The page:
This year, the Port team embraced new media and a new look. In 2012, we rebranded from the Saint John Port Authority to Port Saint John. In 2013, we reinforced our new brand with a boosted social media presence (this blog included).

Find us on Facebook, Twitter, Pinterest, LinkedIn and Instagram.

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We’re proud of our Port team’s accomplishments in 2013.

In June, the American Association of Port Authorities awarded the Port communications team:

  • Award of Excellence – Port Saint John Social Media Engagement Strategy in the Social/Web-based media category
  • Award of Excellence – “Where the City Begins” Video in the video category  http://www.youtube.com/watch?v=hUfcCSFJ_EA
  • Award of Distinction – #portcity Event in the Special Events category, and
  • Award of Distinction – Port Saint John Re-brand in the Overall Campaign Category

The “Where the City Begins” video was produced with the help of Hemmings House and National Public Relations. National also played a big role in the Port’s rebrand.

In May, the Port was recognized by the Department of Economic Development and the Canadian Manufacturers for export excellence. The Port was honoured with the Collaborative Partnership Award along with the Greater Moncton International Airport. The award is given to organizations that champion New Brunswick exporters and help them access the world market.

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Port Saint John’s new cruise terminals are the first thing passengers see when they disembark.

These airy, modern spaces have emerged as rental venues among married couples-to-be, event planners and businesses. In 2013, the cruise terminals were rented more than 60 times.

We look forward to welcoming more people in to experience the beauty of the waterfront in 2014.

Bringing the Port to the classroom

 

ImageFor many students, the Port is right in their front yard. Starting this week, it’s in their classrooms, too.

 

Port Saint John, in partnership with PALS (Partners Assisting Local Schools) and the Anglophone South School District, is launching lesson plans about the Port and Maritime industries. The education program is designed to complement many areas of the curriculum and can be adapted for many grade levels.

 

“Students may see the Port every day, but they may not be aware of who we are or what we do. Each lesson plan developed between the Port and PALS team informs students about an important piece of their community and regional economy. We want them to learn about our industry in an exciting and creative way. Not only will it contribute to making them well-informed citizens, but it may also open their minds to future career possibilities,” Jim Quinn, president and CEO of Port Saint John, said.

 

On Thursday morning, Quinn took the first group of students from Centennial School on a tour of the Port. Centennial School staff were helpful in focus-testing the resource as it was developed.

The Grades 2 and 3 students were shown a short presentation before touring the Port. They saw the Port facilities from the inside, including a special bus ride between the cranes and into the potash terminal. All sights were met with gasps of excitement and curiosity.

 

There are three unique lesson plans: Ports and Cargo, Cruise and Dredging. Port Saint John has made lesson plans available online and is already booking tours for teachers eager to help their students learn more about the Port.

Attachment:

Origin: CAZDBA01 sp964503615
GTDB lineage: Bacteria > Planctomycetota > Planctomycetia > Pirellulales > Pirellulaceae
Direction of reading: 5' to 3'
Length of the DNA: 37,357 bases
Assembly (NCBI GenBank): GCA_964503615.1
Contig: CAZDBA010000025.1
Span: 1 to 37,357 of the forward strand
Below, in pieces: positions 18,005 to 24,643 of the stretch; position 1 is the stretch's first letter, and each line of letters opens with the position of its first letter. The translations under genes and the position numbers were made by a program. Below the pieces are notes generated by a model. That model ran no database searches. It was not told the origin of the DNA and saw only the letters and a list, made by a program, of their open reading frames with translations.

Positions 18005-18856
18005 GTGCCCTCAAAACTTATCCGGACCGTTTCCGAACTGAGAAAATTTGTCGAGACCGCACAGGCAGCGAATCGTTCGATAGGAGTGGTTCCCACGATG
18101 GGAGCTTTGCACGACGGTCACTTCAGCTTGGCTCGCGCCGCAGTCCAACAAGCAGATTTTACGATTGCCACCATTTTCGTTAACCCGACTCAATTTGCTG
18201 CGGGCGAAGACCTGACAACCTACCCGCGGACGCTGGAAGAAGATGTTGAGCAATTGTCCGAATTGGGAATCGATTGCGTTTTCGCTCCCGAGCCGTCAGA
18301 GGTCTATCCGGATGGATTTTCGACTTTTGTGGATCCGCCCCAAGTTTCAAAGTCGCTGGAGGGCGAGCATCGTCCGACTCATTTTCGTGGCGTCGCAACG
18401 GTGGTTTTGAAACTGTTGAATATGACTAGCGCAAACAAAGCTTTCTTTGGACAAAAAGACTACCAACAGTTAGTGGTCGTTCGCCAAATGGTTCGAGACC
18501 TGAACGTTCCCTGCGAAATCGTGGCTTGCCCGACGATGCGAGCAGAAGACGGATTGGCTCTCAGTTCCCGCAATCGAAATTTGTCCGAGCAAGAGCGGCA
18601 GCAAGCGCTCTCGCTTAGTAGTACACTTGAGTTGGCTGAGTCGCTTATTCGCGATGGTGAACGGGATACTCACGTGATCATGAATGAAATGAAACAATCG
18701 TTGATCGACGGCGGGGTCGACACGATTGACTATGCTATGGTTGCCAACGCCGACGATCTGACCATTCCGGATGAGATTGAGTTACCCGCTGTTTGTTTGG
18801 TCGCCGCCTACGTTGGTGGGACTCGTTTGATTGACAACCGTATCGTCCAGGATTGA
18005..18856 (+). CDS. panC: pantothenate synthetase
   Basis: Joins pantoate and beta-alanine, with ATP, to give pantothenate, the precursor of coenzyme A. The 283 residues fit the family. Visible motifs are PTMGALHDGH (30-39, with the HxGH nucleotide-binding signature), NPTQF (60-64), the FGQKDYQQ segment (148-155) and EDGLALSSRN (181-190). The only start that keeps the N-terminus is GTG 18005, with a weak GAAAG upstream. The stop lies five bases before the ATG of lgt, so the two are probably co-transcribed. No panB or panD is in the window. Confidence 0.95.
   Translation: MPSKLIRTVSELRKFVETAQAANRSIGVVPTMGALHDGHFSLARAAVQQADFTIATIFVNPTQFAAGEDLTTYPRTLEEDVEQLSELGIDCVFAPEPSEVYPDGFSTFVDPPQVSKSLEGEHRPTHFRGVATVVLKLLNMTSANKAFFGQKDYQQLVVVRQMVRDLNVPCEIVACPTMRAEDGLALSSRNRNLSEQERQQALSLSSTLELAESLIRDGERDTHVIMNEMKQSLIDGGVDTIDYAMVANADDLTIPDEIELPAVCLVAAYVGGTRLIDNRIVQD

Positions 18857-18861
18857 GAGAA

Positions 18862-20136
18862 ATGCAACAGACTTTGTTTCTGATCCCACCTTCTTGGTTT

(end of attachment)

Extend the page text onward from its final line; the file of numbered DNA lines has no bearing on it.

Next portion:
“We are so pleased to enter this next phase of our PALS at the Port partnership. Port Saint John is at the heart of the city and, with this new resource, the students and staff of local schools will have an exciting way to become better acquainted with the Port and what it means to our community. Extending learning beyond the classroom broadens the horizons of our young people. Thank you to all who have made it possible,” Deborah Fisher, PALS co-ordinator, said.  

 

Making southern New Brunswick shine.

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The Port City’s largest tree is ready to light up the skyline.
Located at Long Wharf, the Harbour Lights tree has long been a beacon in the city. It signifies Christmas and generosity. As people buy bulbs, money supports 13 community food banks from St. Stephen to Sussex.
Each bulb is $2 and a string of bulbs is $200.
Once fifty-thousand dollars is reached the star is lit atop the tree.
For people like Carolyn Danells, the Harbour Lights tree is more than Christmas decor. It means more food for people in need. Danells chairs the Saint John Community Food Basket’s board of directors, one of the beneficiaries of the Harbour Lights campaign.
Every Tuesday and Friday, people in need visit this south end institution for necessities like eggs, bread and canned goods. From April to December, the Community Food Basket fills 500 orders a month. In the winter months, when costs rise, their numbers double.
That’s why Danells said the Community Food Basket appreciates the extra boost around the holiday season.
“Our thanks go out to everybody that supports the Harbour Lights tree. If I could print out a huge thank you letter in the paper, I would,” she said.
“Everybody in Saint John and the surrounding area is good with our food bank. People in this area are so generous and we appreciate it.”
The campaign wraps up on Dec. 24.
For details about how to support the Harbour Lights campaign, visit http://www.cbc.ca/nb/community/events/harbourlights/.

You can also donate through Canada Helps. https://www.canadahelps.org/dn/16785

About the video:
Every year, the hard-working infrastructure support team at Port Saint John erects the Harbour Lights tree at Long Wharf. And, every year, the citizens of this community ensure it lights up the sky. Many thanks to the team at CBC for producing this timelapse video and for the hard work their staff puts into the campaign each year.